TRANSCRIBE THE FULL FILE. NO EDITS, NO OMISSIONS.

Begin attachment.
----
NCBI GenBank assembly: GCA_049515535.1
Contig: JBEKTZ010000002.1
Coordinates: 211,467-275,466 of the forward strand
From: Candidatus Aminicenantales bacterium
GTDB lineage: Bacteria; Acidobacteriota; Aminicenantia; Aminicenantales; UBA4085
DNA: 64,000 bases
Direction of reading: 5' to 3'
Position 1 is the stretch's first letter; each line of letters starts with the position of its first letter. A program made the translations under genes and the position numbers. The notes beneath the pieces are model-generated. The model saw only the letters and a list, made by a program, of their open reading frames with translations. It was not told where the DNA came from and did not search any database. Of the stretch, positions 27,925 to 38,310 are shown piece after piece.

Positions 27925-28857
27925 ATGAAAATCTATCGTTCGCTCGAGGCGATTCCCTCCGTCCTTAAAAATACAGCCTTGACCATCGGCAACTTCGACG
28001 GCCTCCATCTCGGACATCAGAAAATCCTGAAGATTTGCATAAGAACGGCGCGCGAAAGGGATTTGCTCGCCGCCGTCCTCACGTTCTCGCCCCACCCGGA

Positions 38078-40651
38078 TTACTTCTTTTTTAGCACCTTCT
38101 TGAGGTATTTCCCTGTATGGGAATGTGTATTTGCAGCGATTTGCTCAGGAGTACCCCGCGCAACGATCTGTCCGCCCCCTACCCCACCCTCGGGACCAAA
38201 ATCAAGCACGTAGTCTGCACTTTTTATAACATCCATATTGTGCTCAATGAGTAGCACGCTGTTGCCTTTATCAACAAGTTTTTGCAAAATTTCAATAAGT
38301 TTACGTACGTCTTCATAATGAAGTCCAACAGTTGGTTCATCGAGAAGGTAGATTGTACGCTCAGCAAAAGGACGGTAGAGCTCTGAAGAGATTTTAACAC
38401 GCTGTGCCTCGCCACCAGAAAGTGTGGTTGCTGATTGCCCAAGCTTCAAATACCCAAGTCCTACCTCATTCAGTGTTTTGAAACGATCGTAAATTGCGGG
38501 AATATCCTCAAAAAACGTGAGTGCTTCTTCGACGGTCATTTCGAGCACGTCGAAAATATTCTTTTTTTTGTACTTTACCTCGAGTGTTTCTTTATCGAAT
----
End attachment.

NCBI GenBank assembly: GCA_049515535.1
Contig: JBEKTZ010000002.1
Coordinates: 211,467-275,466 of the forward strand
From: Candidatus Aminicenantales bacterium
GTDB lineage: Bacteria; Acidobacteriota; Aminicenantia; Aminicenantales; UBA4085
DNA: 64,000 bases
Direction of reading: 5' to 3'
Position 1 is the stretch's first letter; each line of letters starts with the position of its first letter. A program made the translations under genes and the position numbers. The notes beneath the pieces are model-generated. The model saw only the letters and a list, made by a program, of their open reading frames with translations. It was not told where the DNA came from and did not search any database. Of the stretch, positions 27,925 to 38,310 are shown piece after piece.

Positions 27925-28857
27925 ATGAAAATCTATCGTTCGCTCGAGGCGATTCCCTCCGTCCTTAAAAATACAGCCTTGACCATCGGCAACTTCGACG
28001 GCCTCCATCTCGGACATCAGAAAATCCTGAAGATTTGCATAAGAACGGCGCGCGAAAGGGATTTGCTCGCCGCCGTCCTCACGTTCTCGCCCCACCCGGA

Positions 38078-40651
38078 TTACTTCTTTTTTAGCACCTTCT
38101 TGAGGTATTTCCCTGTATGGGAATGTGTATTTGCAGCGATTTGCTCAGGAGTACCCCGCGCAACGATCTGTCCGCCCCCTACCCCACCCTCGGGACCAAA
38201 ATCAAGCACGTAGTCTGCACTTTTTATAACATCCATATTGTGCTCAATGAGTAGCACGCTGTTGCCTTTATCAACAAGTTTTTGCAAAATTTCAATAAGT
38301 TTACGTACGTCTTCATAATGAAGTCCAACAGTTGGTTCATCGAGAAGGTAGATTGTACGCTCAGCAAAAGGACGGTAGAGCTCTGAAGAGATTTTAACAC
38401 GCTGTGCCTCGCCACCAGAAAGTGTGGTTGCTGATTGCCCAAGCTTCAAATACCCAAGTCCTACCTCATTCAGTGTTTTGAAACGATCGTAAATTGCGGG
38501 AATATCCTCAAAAAACGTGAGTGCTTCTTCGACGGTCATTTCGAGCACGTCGAAAATATTCTTTTTTTTGTACTTTACCTCGAGTGTTTCTTTATCGAAT